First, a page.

Ancient Egypt: Main Index
Ancient Egyptian ships and boats:
The archaeological evidence
The state involvement
Ship construction
Sailing the ships
Constructions facilitating navigation
    Canals
    Dams
    Harbours
    Portages
Piracy

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oarsmen
Oarsmen
(State Museum, Berlin)
-

Ships and Boats

The archaeological evidence

Model ship - (North Carolina Museum of Art)
Model boat
Source: North Carolina Museum of Art

    The slow flowing Nile was almost ideal for transportation though occasional storms might endanger shipping or lack of wind hold it up. From earliest times Egyptians built boats for transportation, fishing and enjoyment.[14] Their importance in every day life is reflected in the role they played in mythology and religion.

    Little is left of actual boats. Remains of Old Kingdom boats were found at Tarkhan and Abydos, and King Khufu's ship is well known and demonstrates best how ships were built during that period.
    The first dynasty boats found at Abydos were about 25 metres long, two to three metres wide and about sixty centimetres deep, seating 30 rowers. They had narrowing sterns and prows and there is evidence that they were painted. They do not seem to have been models but actual boats built of wood too much decayed to analyse, some suspect that it was cedar, others deny this. Thick planks were lashed together by rope fed through mortises. The seams between them were caulked with reeds. The boats did not have any internal framing and were twisted when they were uncovered.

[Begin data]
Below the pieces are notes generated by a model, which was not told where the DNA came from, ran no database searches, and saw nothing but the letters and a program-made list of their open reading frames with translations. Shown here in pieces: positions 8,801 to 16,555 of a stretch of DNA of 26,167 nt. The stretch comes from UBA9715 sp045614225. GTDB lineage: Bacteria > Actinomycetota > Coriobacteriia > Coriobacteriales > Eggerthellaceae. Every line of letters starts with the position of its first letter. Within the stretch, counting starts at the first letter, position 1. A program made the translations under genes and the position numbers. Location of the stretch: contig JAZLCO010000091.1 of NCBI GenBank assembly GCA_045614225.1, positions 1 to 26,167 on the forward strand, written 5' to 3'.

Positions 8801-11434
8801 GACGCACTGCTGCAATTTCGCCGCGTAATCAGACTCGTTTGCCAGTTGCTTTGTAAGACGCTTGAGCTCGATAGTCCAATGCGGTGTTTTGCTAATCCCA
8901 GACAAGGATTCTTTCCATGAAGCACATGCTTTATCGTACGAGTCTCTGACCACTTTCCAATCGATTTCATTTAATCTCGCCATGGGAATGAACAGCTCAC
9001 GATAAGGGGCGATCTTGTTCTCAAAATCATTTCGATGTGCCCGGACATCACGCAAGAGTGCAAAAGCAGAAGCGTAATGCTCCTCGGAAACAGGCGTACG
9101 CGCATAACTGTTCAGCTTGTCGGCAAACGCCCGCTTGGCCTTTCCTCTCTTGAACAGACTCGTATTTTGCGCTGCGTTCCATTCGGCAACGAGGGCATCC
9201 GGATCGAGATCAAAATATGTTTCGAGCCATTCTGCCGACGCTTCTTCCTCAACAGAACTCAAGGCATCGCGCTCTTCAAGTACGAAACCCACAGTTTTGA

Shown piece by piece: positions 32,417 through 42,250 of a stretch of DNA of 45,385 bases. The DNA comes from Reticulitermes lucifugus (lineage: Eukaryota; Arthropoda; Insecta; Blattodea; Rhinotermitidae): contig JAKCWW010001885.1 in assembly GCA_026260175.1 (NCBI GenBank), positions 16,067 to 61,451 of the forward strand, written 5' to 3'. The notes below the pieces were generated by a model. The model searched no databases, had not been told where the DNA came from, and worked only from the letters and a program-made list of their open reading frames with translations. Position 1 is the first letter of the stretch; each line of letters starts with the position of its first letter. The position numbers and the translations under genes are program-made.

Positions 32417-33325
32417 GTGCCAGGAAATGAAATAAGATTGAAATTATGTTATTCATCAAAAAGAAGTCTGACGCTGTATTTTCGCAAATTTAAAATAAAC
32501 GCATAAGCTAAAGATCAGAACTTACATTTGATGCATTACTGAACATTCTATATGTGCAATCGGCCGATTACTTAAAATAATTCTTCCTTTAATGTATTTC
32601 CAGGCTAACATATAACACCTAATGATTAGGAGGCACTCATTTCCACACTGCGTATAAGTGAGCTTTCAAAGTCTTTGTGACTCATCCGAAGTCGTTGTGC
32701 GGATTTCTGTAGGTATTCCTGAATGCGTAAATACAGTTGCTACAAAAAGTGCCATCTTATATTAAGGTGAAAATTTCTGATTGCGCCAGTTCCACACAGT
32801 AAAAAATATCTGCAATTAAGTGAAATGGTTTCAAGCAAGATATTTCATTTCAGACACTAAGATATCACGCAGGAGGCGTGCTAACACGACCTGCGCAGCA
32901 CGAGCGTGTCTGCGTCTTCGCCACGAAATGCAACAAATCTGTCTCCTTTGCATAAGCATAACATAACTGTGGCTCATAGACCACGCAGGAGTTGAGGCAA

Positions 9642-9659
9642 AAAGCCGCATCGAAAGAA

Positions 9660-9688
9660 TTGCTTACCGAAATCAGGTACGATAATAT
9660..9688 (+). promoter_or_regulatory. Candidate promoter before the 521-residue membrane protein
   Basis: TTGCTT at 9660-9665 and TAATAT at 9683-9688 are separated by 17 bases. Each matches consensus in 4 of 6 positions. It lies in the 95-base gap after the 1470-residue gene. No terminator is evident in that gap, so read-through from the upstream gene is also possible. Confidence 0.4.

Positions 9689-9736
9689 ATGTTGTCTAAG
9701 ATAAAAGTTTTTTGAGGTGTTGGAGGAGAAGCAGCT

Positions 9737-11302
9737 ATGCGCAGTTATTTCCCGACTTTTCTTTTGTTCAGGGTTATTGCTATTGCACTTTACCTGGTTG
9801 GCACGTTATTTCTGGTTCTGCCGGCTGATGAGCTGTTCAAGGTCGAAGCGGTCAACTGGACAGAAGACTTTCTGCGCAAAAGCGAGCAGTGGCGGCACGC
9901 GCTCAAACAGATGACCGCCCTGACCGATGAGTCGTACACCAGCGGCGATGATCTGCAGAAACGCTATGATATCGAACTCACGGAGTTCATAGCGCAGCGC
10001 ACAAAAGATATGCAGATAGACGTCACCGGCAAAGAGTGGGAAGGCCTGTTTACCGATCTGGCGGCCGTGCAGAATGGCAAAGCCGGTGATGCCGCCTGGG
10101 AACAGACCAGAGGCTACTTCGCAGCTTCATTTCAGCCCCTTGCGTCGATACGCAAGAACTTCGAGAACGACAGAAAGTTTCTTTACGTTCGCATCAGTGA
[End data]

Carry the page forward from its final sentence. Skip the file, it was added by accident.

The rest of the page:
Egypt abounds with pictures and models of boats and ships. The walls of temples and tombs at Deir el Bahri and Medinet Habu are covered with them, but very little is known, about how New Kingdom ships were actually put together.

List of boats offered
List of offerings of boats
Source: W.S.Smith, The Coffin of Prince Min-khaf,
Journal of Egyptian Archaeology, Volume XIX, 1933
 
    Sometimes we know what the boats looked like without knowing what they were called, at others we have their names but do not really have much of a clue what they looked like. On the coffin of the 4th dynasty prince Minkhaf, which was found in a mastaba in the eastern Giza cemetery, there are inscriptions of offerings and among them a list of boats:
1000 SAbt-boats, 1000 wAHt(?)-boats, 1000 sTr-boats, 1000 nHbt-boats
W.S.Smith, The Coffin of Prince Min-khaf, Journal of Egyptian Archaeology, Volume XIX, 1933
    W.S.Smith surmised that the nHbt with its determinatives of 'lotus-flower' and 'boat' was probably a light reed boat.
    Models of logboats from a Giza tomb and from a site in the Delta have survived, but dugouts were probably very unusual, as trees of suitable size and timber quality were rare in Egypt [10].